You know that as an event shooter, I use TTL (through-the-lens flash metering, using a preflash) very widely. Much as it is sometimes hard to predict, it is the only thing you can use when things are moving quickly. Like at an event.
But sometimes, things go wrong. I had flash maslfunctions for part of Saturday’s shoots. You see, TTL is not really unpredictable -once you know how it works (metering bias to the focus point, for instance, and an assumption of 18% grey where it meters) it is predictable. So a malfunction is when it becomes actually unpredictable.
As it did Saturday with my dying 580EX II flash. Here’s three consecutive shots – I do everything the same, and yet I got, in rapid succession in the same setup, one dark shot, one light shot, and one OK shot:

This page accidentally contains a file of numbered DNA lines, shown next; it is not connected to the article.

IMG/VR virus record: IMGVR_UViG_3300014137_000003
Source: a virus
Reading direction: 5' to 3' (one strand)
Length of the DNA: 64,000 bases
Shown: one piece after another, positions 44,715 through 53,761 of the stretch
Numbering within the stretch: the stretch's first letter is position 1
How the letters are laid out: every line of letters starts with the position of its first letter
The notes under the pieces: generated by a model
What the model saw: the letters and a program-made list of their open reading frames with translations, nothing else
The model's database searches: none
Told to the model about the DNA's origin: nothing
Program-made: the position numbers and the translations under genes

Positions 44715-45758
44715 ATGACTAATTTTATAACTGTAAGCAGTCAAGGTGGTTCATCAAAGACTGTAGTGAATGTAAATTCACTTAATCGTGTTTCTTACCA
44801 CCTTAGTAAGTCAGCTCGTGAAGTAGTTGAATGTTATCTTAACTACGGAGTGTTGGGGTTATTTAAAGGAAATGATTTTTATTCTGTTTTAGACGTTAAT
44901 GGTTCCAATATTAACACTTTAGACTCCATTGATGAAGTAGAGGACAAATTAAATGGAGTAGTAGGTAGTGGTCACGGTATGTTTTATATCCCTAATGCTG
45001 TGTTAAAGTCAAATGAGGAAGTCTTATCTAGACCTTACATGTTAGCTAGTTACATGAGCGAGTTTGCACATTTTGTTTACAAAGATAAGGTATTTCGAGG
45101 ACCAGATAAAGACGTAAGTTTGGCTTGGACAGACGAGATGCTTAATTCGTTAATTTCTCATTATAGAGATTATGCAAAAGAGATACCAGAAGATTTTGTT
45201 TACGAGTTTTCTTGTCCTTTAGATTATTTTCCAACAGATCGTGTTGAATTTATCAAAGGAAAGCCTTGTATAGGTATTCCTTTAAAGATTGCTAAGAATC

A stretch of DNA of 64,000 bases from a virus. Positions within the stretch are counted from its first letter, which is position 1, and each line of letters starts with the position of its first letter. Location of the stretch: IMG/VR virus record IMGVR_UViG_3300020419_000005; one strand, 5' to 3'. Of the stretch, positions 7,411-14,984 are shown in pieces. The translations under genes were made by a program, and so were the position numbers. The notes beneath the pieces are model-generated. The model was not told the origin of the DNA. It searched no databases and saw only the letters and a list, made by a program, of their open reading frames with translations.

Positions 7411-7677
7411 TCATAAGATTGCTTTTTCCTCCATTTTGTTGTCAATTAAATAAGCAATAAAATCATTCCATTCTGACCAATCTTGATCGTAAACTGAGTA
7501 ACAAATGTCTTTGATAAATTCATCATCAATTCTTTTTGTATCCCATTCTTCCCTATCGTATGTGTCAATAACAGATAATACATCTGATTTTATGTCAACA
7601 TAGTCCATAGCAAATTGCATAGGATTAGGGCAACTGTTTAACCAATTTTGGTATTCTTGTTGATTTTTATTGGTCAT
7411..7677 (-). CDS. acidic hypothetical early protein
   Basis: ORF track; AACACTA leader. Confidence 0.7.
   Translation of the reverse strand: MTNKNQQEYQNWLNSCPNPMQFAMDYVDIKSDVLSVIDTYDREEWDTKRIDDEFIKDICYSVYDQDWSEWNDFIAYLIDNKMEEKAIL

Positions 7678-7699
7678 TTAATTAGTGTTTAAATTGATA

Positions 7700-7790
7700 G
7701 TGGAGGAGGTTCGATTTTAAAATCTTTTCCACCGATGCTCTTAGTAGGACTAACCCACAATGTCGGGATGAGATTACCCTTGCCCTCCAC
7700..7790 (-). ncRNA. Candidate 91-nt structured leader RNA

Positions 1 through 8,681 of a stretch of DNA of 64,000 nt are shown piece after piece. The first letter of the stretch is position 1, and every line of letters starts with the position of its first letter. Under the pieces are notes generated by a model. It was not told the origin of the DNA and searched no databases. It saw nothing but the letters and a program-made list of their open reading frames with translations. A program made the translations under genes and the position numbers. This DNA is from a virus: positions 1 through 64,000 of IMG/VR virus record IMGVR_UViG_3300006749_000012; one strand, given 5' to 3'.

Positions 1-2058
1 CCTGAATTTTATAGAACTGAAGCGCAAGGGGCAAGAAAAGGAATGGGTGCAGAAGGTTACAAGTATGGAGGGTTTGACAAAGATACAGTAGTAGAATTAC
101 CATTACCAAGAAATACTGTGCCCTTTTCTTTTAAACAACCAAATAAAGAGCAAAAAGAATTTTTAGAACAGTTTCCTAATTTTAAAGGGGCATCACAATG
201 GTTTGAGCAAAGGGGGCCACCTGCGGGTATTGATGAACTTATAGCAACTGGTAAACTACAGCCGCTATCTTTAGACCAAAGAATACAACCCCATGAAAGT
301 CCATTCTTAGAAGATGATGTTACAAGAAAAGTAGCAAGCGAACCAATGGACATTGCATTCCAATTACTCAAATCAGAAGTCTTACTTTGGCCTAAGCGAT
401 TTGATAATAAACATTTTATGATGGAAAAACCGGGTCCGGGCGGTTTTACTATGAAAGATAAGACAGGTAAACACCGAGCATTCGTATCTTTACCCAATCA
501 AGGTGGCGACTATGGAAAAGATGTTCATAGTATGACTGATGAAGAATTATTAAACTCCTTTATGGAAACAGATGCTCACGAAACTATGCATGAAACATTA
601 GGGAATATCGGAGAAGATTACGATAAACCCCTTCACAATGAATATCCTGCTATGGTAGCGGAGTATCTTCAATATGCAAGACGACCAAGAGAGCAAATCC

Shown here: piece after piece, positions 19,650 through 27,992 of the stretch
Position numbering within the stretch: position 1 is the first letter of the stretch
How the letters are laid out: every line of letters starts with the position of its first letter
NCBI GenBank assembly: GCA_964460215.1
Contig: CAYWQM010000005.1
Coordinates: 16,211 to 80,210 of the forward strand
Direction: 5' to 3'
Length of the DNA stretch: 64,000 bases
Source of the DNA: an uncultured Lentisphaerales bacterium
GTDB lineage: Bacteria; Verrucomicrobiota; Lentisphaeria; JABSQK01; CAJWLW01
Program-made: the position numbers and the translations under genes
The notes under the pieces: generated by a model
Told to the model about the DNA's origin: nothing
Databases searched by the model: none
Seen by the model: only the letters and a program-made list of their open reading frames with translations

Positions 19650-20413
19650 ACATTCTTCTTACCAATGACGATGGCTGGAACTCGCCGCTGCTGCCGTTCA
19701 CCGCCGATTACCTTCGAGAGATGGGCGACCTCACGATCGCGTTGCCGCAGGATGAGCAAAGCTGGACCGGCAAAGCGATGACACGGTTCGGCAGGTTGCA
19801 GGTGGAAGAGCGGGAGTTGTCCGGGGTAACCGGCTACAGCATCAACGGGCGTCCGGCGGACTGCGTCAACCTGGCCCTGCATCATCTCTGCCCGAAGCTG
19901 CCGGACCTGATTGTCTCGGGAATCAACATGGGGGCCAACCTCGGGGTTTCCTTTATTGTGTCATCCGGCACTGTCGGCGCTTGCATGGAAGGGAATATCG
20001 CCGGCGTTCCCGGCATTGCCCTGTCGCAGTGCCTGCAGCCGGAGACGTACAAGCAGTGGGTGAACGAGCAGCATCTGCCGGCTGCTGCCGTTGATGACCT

Too dark. And the next one, way overexposed:
And the third one, almost OK:
I cannot live with this craziness. So then what do I do? I go back to basics. Actual basics. The basics we used in 1980. Namely, I set my flash to manual power setting (my camera, of course, is already on manual exposure settings).
One quarter flash power ought to do it, I thought, looking at where I was bouncing and what my settings were – and that worked great:
So then for the next dozen or two shots I stayed in the same place, shot people at the same distance, and kept the flash and camera set to the same. Bingo, predictable shots.
So when life hands you unpredictability, force predictability on it If you use the same settings and it’s all manual and your distance to the subject stays constant, the pictures will all be the same.
Sometimes, 1980-style basics work just great. Actually, they quite often do. My camera is very often on the “manual” exposure setting, for instance.